• I think Carroll is too quick to say which theory of phenomenal consciousness is correct, and doesn’t present property dualism and other theories as compellingly as he could (before explaining why he rejects them). I think at this point, scientific naturalists should be more agnostic about theories of phenomenal consciousness than Carroll seems to be. (See especially chs. 41-42.)
  • In the chapter on death, I wish Carroll had acknowledged that neither physics nor naturalism requires that we live lives as short as we now do, and that there are speculative future technological capabilities that might allow future humans (or perhaps some now living) to live very long lives (albeit not infinitely long lives).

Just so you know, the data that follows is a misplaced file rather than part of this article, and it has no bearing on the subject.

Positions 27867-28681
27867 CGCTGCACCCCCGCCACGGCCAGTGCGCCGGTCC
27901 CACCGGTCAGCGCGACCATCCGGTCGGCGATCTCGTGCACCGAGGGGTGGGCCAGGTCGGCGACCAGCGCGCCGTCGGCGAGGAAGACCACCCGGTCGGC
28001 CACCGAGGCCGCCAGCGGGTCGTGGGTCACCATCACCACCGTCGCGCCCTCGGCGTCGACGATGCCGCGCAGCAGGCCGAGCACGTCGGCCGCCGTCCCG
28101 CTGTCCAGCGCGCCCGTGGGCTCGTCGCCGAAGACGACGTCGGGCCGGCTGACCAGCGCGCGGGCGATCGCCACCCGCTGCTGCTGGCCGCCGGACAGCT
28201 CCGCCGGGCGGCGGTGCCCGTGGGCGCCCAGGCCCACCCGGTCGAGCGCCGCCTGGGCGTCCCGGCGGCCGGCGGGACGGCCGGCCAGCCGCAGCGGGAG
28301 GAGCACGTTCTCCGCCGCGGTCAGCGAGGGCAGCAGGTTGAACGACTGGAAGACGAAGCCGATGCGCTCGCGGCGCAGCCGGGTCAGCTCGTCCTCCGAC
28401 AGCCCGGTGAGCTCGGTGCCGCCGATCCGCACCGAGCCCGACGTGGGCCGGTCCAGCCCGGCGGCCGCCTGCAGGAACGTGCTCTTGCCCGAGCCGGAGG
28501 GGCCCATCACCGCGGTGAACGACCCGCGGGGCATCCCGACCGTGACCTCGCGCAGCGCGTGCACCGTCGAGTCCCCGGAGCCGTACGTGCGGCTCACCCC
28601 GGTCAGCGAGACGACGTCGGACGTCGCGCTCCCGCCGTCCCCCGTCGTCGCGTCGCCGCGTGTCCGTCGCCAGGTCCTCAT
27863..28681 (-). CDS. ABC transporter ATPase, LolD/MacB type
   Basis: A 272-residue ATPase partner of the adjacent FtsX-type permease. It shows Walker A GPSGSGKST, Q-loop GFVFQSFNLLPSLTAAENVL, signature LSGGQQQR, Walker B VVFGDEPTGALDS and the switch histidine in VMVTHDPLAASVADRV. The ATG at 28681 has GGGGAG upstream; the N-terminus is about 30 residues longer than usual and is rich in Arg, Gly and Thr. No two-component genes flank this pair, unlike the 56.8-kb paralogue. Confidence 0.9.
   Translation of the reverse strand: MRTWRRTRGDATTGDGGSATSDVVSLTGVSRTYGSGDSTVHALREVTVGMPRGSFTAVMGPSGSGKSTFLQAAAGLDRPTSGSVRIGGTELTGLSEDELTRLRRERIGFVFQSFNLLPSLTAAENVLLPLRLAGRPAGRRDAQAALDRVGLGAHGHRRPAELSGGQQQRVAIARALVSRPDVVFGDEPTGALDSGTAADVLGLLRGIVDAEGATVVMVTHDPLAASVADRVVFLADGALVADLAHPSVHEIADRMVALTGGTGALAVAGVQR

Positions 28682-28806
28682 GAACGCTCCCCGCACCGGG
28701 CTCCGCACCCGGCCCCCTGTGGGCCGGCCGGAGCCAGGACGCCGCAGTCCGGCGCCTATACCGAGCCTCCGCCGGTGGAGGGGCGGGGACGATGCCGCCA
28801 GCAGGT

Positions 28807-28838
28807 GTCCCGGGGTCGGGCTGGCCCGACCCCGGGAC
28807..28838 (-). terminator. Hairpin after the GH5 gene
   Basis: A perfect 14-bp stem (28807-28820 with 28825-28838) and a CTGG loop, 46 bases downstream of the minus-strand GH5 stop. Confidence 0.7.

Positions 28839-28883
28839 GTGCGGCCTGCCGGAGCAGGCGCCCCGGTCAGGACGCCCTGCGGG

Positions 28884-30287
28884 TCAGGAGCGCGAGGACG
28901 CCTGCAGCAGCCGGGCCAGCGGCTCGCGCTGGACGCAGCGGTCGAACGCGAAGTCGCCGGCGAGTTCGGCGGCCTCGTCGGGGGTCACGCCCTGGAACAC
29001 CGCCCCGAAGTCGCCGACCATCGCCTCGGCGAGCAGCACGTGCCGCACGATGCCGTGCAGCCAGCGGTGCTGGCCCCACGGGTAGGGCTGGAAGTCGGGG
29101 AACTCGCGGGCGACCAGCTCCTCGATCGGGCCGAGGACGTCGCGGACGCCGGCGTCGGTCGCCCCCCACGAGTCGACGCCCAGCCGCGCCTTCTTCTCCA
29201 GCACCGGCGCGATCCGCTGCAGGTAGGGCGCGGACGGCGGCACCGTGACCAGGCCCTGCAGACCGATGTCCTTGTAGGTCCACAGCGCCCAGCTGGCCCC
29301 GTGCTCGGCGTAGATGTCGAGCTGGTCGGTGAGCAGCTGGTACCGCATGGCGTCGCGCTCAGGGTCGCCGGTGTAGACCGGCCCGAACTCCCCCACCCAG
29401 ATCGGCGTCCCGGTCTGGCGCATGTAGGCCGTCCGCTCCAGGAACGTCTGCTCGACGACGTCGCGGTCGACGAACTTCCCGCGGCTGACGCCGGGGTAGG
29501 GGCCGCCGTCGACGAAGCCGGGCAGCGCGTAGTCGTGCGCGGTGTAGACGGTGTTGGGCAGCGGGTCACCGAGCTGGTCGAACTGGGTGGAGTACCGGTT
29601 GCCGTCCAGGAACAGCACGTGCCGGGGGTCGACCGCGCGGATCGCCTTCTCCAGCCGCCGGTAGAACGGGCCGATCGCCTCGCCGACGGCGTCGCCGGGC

• I wish Carroll had mentioned Tegmark levels, maybe in chs. 25 or 36.

Check the original source

From Segerstrale (2000), p. 27:

In 1984 I was able to shock my class of well-intended liberal students at Smith College by giving them the assignment to compare [Stephan] Chorover’s [critical] representation of passages of [E.O. Wilson’s] Sociobiology with Wilson’s original text. The students, who were deeply suspicious of Wilson and spontaneous champions of his critics, embarked on this homework with gusto. Many students were quite dismayed at their own findings and angry with Chorover. This surely says something, too, about these educated laymen’s relative innocence regarding what can and cannot be done in academia.

I wish this kind of exercise was more common. Another I would suggest is to compare critics’ representations of Dreyfus’ “Alchemy and Artificial Intelligence” with the original text (see here).

The first AI textbook, on the control problem

The earliest introductory AI textbook I know about — excluding mere “paper collections” like Computers and Thought (1963) — is Jackson’s Introduction to Artificial Intelligence (1974).

It discusses AGI and the control problem starting on page 394: